More Maneuvering in the Quest to Protect the Alice Ball House

alice ball house front and side A settlement of a lawsuit between the owner of the Alice Ball House, which Philip Johnson designed, and the Town of New Canaan has been scuttled by neighbors of the Alice Ball House who don’t want to see the part of the property near them developed.

(I’m paraphrasing much of this from a very hard-to-understand story in the New Canaan Advertiser, here.)

The decision by the neighbors – William and Linda Powell – means that Cristina Ross, the owner of the Alice Ball house, will reapply to do exactly what the Powells don’t want: namely, to build a house behind the Alice Ball house and convert the Alice Ball House into its pool house.

Presumably if Ross applies to the Town, and specifically to the Town’s environmental commission, to build what they agreed to in the court settlement that the Powells’ scuttled, the Town will approve Ross’s application.

Now bear with me here. This is fairly convoluted but I’ll try to get the background right: Ross applied to build a house on her property behind the Alice Ball House. The environmental commission said no, so Ross filed a lawsuit appealing the decision. The Powells live behind the Alice Ball House and as adjoining neighbors, they had the right to join the lawsuit on the side of the town.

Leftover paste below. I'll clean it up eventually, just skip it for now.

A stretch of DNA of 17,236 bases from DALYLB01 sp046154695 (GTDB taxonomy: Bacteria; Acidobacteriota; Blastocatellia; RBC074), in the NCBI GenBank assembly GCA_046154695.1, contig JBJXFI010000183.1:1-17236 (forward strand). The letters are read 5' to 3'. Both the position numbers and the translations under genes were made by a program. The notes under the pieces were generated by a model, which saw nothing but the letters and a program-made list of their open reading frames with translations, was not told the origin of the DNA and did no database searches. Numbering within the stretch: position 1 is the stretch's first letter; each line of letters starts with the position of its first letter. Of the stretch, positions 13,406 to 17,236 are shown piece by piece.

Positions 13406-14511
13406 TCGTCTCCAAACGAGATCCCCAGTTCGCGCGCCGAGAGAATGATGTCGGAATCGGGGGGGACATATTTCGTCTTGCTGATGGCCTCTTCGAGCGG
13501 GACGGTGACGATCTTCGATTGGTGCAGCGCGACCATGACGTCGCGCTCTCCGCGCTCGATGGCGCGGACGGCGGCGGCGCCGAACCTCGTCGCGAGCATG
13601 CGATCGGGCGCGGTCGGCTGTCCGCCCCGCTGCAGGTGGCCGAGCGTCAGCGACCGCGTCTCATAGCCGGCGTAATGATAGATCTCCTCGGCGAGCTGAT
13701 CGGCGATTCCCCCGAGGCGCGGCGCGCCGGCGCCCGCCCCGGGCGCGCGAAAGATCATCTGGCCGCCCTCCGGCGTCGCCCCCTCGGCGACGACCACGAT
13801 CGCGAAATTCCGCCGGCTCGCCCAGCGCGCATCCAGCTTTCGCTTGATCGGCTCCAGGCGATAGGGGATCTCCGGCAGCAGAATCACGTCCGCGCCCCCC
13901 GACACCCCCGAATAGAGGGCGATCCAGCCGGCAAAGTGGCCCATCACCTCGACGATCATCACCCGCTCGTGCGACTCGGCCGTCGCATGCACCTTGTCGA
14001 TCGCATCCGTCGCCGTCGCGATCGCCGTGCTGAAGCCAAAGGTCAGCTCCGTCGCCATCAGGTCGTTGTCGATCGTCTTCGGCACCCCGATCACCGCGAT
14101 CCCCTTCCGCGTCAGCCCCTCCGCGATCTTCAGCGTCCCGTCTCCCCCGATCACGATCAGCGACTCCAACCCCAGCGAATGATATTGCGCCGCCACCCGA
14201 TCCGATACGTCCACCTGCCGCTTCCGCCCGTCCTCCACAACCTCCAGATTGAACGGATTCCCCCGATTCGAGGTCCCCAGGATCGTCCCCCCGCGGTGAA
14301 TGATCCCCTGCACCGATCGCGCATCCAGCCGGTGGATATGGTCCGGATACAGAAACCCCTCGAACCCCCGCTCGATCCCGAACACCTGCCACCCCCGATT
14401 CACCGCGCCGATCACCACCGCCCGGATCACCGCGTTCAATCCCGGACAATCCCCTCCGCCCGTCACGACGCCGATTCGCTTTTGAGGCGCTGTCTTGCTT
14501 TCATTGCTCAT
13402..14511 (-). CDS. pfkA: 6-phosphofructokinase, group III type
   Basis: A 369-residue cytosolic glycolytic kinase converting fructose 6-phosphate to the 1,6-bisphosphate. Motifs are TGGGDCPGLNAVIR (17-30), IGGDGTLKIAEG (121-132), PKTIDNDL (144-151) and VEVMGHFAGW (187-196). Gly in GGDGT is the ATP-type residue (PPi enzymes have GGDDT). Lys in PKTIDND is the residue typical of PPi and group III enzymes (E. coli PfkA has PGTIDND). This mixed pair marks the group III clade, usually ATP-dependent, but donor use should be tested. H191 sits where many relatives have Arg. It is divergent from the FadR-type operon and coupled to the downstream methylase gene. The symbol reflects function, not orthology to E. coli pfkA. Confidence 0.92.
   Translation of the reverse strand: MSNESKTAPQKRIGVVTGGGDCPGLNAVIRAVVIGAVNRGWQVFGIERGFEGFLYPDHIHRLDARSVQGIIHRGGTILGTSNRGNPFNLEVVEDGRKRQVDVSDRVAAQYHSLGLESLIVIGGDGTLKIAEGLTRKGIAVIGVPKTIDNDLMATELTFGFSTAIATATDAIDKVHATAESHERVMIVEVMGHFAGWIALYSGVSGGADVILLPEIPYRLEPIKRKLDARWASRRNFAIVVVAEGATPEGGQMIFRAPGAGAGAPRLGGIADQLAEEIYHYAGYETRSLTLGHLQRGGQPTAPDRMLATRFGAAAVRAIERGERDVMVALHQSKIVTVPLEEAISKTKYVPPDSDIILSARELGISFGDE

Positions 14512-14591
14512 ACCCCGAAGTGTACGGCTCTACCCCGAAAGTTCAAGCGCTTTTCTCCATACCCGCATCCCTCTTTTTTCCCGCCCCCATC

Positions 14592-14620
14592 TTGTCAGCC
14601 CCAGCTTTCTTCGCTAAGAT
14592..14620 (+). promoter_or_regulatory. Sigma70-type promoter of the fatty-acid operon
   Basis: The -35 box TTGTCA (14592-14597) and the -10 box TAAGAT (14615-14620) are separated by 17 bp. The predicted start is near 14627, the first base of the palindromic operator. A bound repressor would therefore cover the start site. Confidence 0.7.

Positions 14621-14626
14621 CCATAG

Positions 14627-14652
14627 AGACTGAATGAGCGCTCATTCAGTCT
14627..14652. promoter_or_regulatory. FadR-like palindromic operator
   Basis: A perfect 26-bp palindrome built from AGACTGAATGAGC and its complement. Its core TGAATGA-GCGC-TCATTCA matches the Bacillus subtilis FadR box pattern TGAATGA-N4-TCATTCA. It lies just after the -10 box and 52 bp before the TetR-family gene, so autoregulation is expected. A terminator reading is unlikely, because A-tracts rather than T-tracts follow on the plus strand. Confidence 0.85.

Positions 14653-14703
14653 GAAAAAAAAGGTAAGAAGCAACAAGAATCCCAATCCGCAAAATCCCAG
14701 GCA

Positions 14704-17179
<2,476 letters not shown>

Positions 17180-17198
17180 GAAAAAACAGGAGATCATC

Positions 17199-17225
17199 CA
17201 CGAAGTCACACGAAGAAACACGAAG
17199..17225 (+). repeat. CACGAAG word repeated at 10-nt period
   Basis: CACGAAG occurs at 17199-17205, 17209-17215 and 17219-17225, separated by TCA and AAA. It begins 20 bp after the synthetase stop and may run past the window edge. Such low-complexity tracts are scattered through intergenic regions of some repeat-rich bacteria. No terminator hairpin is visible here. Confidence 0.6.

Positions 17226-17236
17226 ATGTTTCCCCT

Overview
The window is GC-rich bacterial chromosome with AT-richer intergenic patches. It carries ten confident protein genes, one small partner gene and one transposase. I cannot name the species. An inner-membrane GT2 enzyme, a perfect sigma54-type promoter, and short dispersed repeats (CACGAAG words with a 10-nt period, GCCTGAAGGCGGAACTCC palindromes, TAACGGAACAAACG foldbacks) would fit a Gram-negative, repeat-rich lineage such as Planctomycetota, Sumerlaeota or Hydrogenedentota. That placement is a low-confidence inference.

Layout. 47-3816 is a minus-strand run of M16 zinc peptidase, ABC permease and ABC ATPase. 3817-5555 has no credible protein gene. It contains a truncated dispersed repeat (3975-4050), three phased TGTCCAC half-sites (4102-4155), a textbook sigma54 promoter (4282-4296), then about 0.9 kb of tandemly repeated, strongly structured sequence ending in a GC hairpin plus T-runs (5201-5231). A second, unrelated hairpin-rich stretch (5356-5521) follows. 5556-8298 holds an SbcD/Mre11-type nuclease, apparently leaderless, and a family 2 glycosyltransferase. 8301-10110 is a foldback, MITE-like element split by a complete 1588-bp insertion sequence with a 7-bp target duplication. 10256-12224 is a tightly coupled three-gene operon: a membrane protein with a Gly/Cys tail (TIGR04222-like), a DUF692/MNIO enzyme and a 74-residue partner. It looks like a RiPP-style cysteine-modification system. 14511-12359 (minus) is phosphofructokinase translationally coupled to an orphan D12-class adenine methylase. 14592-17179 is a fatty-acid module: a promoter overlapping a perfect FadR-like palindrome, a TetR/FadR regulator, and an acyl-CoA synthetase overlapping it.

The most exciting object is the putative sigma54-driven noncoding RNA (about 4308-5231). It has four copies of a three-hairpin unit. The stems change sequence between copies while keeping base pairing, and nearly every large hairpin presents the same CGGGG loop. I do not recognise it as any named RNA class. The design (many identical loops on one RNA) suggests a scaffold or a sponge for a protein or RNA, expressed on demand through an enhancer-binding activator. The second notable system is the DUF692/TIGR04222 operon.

Ross and the Town subsequently agreed to settle the suit. But it takes three to tango, and without the Powells’ signature, the court was not able to approve the settlement.

So essentially the Powells are forcing her to go through the process again. Presumably they are hoping that Ross, knowing that the Powells will appeal if the Town approves the application, won’t want to spend the money or the time defending the appeal.

Or perhaps they’re hoping that if they continue to stretch out the process, a buyer will come along who wants to preserve the Alice Ball House but not build near the Powells.

Ross probably would prefer that too, but thus far there are no buyers. In the meantime, her permit to demolish the house is still valid, I think. I'm told, by the way, that the Alice Ball House has been rented for the next three months, so it won't be coming down any time soon, if indeed that's still a real threat.

There's plenty of background on this issue here. -- ta

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